Arriving at the station, a short walk along the road I was on a minor road that crossed the canal and then became a track that was soon out into the fields. A path then took me through some woods, past a farm and then past the golf course with views of the hills opening up.

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The low cloud that was hanging over Wigan and Manchester had cleared by the time I reached Littleborough. It was sunny and becoming hot and there was barely a breeze. The wind turbines on the hills were completely still.

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The line of pylons carrying power cables that stretch out over the moors brought to mind a poem by Stephen Spender that I’d studied for my O Level in English Literature. Here’s an extract

The Pylons

The secret of these hills was stone, and cottages
Of that stone made,
And crumbling roads
That turned on sudden hidden villages

Now over these small hills, they have built the concrete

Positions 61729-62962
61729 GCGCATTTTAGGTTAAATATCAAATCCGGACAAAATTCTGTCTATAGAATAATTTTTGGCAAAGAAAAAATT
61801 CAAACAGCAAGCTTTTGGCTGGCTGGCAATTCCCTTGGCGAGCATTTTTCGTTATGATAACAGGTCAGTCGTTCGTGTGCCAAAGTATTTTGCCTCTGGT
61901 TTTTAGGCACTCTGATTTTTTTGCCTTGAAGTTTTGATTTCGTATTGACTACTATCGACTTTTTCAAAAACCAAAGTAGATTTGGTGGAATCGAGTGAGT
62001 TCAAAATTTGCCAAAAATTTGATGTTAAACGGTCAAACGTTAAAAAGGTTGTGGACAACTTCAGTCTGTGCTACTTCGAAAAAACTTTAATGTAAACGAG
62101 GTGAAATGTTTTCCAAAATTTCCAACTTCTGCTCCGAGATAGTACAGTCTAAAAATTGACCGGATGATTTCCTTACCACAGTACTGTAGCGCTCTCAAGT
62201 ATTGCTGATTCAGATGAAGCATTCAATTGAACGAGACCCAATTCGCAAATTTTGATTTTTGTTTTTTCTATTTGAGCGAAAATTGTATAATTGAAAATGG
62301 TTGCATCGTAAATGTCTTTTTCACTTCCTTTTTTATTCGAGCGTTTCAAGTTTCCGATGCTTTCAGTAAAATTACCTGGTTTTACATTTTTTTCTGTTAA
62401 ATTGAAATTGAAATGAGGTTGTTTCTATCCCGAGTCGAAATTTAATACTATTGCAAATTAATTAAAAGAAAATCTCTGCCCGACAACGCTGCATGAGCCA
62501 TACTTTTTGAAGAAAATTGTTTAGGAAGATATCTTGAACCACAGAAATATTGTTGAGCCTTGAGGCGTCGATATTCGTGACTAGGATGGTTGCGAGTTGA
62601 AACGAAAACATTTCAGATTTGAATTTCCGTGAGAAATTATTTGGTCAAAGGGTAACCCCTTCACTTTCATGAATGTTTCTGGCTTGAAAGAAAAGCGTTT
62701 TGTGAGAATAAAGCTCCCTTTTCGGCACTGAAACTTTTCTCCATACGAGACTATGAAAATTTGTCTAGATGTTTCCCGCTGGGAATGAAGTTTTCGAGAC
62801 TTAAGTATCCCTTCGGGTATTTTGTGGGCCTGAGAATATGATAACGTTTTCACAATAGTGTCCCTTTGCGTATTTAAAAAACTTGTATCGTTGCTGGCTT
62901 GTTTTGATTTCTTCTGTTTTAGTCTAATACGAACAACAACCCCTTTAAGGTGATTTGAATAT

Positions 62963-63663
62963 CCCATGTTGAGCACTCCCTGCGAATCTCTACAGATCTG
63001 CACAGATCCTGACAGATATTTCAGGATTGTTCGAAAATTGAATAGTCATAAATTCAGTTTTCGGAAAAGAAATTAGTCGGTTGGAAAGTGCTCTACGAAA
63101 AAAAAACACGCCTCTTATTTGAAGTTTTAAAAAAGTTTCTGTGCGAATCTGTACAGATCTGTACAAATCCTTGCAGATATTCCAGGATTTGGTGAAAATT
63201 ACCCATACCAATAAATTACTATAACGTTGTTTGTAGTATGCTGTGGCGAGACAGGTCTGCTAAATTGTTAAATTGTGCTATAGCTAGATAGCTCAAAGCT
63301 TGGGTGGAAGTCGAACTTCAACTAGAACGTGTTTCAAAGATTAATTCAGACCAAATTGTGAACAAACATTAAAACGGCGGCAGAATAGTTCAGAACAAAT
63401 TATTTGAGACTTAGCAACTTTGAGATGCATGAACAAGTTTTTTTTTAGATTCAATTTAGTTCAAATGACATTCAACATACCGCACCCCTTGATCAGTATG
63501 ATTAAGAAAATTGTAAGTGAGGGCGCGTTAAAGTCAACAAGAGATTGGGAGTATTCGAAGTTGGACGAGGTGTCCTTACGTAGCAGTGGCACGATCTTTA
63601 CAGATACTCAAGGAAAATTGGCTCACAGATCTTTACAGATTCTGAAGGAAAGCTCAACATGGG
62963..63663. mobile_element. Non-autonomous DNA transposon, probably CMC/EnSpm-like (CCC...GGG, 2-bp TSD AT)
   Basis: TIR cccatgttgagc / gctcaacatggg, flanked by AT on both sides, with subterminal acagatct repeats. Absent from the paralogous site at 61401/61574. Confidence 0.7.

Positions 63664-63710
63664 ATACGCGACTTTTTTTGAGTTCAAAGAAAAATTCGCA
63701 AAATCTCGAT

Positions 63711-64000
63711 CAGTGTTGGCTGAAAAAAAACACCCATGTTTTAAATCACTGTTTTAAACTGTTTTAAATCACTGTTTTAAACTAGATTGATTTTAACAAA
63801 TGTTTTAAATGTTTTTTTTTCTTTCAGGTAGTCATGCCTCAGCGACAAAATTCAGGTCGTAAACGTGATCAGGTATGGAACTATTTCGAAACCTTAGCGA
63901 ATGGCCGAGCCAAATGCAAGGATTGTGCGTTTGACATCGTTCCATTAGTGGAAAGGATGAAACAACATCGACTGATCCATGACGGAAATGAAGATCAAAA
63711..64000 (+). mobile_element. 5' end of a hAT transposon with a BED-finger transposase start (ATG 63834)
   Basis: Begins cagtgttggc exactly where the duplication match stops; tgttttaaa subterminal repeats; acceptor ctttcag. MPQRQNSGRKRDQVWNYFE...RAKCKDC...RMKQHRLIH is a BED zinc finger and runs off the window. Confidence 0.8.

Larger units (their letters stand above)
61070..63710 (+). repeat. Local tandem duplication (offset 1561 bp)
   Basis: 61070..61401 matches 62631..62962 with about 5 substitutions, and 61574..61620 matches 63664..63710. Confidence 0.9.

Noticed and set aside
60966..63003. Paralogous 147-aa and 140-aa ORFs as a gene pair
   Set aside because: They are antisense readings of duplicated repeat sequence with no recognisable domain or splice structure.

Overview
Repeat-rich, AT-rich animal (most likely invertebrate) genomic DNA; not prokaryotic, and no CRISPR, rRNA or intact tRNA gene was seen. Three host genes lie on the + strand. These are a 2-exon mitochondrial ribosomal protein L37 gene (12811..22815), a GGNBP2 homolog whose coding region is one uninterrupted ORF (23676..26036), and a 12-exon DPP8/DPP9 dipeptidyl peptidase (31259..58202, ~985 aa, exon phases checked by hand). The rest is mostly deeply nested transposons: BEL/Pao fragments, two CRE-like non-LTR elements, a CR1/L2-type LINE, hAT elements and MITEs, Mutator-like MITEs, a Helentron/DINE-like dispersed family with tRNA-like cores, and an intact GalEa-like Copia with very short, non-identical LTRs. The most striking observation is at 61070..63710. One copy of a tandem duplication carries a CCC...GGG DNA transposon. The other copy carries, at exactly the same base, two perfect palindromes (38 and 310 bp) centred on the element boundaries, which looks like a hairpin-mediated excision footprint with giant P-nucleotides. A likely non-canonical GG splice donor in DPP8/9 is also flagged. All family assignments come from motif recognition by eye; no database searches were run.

That trails black wire
Pylons, those pillars
Bare like nude giant girls that have no secret.

by Stephen Spender (extract)
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Can’t say I’ve seen many nude girls that look quite like that, mind!

I guess that the modern day equivalent are the Wind Turbines of which I could see plenty on the nearby hills during my walk.

I’d originally planned to climb up the “Roman road”, that would let me join the Pennine Way to the north of Blackstone Edge. As it happens as I reached the path that would lead me to the start of the ascent, looking up to Blackstone Edge I decided to divert and climb the edge, taking the path up to the south of the summit, adding 2 or 3 miles to my planned route.